A classic book, with wide-ranging implications for how we structure our communities and societies. Its conclusions have held up remarkably well over the years, and continues to be incredibly relevant to our current state of over-extended affairs (e.g. US imperialism, Brexit, climate change, tech anti-trust, etc. etc.). It upended my thinking on the uses of "unity" and "size" for purposes of peace (cf Wars & Unions).
If you were looking for solutions to the problems of scale, Kohr does suggest a few. If you were looking for optimism about the fate of the human race, however, I'd strongly suggest you look elsewhere (though that does not prevent me from recommending it, so endearing is his expression of nihilism).
The Tower of Babel babel.
I find it a little ironic that a book about how "smaller nations are better" opens with this grand claim that he's going to propose herein one single social model to rule them all. I suppose even he couldn't help but get caught up in the hard-science envy of the day.
As the physicists of our time have tried to elaborate an integrated single theory, capable of explaining not only some but all phenomena of the physical universe, so I have tried on a different plane to develop a single theory through which not only some but all phenomena of the social universe can be reduced to a common denominator.
— breakdown-of-nationsp. xviii
So much Orientalism on page 9:
It is the face of Michelangelo we see in Saint Peter's Basilica, not that of the Italian people which put the marble in its place. This is the main difference from the massive accumulations of stone built in Egypt not by men but a dis-individualized society which, characteristically, poured most of its creative energy into the construction of tombs.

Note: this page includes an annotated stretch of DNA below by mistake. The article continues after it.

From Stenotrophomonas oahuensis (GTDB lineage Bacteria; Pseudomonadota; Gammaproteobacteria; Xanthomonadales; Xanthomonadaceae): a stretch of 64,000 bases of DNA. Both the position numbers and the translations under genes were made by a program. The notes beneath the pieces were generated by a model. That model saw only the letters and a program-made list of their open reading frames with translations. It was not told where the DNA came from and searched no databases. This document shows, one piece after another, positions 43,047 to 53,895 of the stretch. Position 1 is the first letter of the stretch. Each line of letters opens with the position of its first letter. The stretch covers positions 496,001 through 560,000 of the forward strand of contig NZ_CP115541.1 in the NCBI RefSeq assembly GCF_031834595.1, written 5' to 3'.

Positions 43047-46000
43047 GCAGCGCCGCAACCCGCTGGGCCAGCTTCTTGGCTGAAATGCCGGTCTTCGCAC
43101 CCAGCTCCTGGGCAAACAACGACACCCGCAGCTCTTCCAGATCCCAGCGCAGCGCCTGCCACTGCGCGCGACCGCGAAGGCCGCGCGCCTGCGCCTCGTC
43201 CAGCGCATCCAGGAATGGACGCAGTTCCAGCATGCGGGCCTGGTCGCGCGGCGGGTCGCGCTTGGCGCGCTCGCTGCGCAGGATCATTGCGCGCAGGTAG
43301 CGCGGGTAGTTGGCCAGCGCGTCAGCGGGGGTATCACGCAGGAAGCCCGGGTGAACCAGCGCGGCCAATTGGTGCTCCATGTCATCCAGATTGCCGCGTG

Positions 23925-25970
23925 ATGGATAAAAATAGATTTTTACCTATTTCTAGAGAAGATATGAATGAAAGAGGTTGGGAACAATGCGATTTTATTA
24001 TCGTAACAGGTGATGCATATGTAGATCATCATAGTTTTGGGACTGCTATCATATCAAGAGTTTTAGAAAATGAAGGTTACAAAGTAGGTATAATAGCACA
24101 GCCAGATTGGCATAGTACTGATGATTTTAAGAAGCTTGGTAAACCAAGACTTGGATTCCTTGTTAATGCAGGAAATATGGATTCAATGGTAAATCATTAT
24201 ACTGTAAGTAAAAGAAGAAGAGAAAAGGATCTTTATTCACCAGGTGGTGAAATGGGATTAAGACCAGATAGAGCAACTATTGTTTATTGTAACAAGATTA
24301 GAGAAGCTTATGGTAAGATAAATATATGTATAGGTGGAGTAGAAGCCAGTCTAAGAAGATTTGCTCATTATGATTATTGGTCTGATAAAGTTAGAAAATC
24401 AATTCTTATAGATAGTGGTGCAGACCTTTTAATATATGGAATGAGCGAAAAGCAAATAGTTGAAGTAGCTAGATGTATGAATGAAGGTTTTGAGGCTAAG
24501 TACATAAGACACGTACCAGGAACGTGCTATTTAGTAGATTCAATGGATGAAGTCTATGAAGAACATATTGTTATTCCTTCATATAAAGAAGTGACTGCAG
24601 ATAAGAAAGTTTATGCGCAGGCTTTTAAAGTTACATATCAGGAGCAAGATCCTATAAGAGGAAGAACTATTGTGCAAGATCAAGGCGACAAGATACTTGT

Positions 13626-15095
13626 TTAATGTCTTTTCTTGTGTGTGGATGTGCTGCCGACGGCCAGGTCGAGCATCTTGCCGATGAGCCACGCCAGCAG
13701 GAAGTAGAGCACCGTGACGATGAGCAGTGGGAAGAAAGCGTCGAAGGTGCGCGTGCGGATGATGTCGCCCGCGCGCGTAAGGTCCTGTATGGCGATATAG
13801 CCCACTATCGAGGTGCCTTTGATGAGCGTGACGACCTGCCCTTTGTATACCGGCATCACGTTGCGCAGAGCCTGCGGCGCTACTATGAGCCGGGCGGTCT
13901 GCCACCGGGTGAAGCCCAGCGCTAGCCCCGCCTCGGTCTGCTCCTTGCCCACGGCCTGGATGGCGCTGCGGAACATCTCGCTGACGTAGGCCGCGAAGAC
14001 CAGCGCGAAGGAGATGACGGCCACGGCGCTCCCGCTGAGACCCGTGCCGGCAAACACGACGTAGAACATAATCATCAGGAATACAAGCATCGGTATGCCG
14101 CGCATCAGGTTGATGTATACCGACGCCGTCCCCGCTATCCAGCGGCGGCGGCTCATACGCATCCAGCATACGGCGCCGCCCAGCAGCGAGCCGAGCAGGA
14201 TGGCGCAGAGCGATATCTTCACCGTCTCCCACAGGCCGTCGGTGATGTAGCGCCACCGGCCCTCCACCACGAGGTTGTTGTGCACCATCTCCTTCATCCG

Also some uses of "mongoloid" as an adjective + questionable stances on feminism, hence my content warning.
"Homologies", not "analogies"¶
Sir George Thomson has described the phenomenon of the instability and self-destructiveness of bigness in an analogy which is all the more interesting as it tries to illustrate a physical process by drawing a comparison from the political field as this book tries to illustrate a political process by drawing a comparison from the physical field:
Atoms of middle weight are stable and inert, but the light as well as the heavy atoms have stores of energy. If one thinks of the heaviest atoms as overgrown empires which are ripe for dissolution and only held together by special efforts, or perhaps by a genius, one may think, on the other hand, of the lightest of the atoms as individuals which run together naturally for mutual help and readily coalesce to form stable tribes and communities.
It is always the same revelation: only small things, be they atoms, individuals, or communities, can be combined in search of a more stable existence, and even they will coalesce naturally only up to a point. Beyond that, what previously helped to fulfil their form, now bursts it, with the result that, as they continue to grow, they become heavier and clumsier until the only thing they do naturally is—fall apart. This is why neither Sir George Thomson’s political nor my physical comparisons are really analogies. They are homologies. They are two different manifestations of one and the same principle: the universal principle by which stability and soundness adhere only to bodies of middle weight or, to put emphasis where it belongs, to bodies that are relatively small.
— breakdown-of-nationsp. 84–5
What's the "half-life" of an over-large society?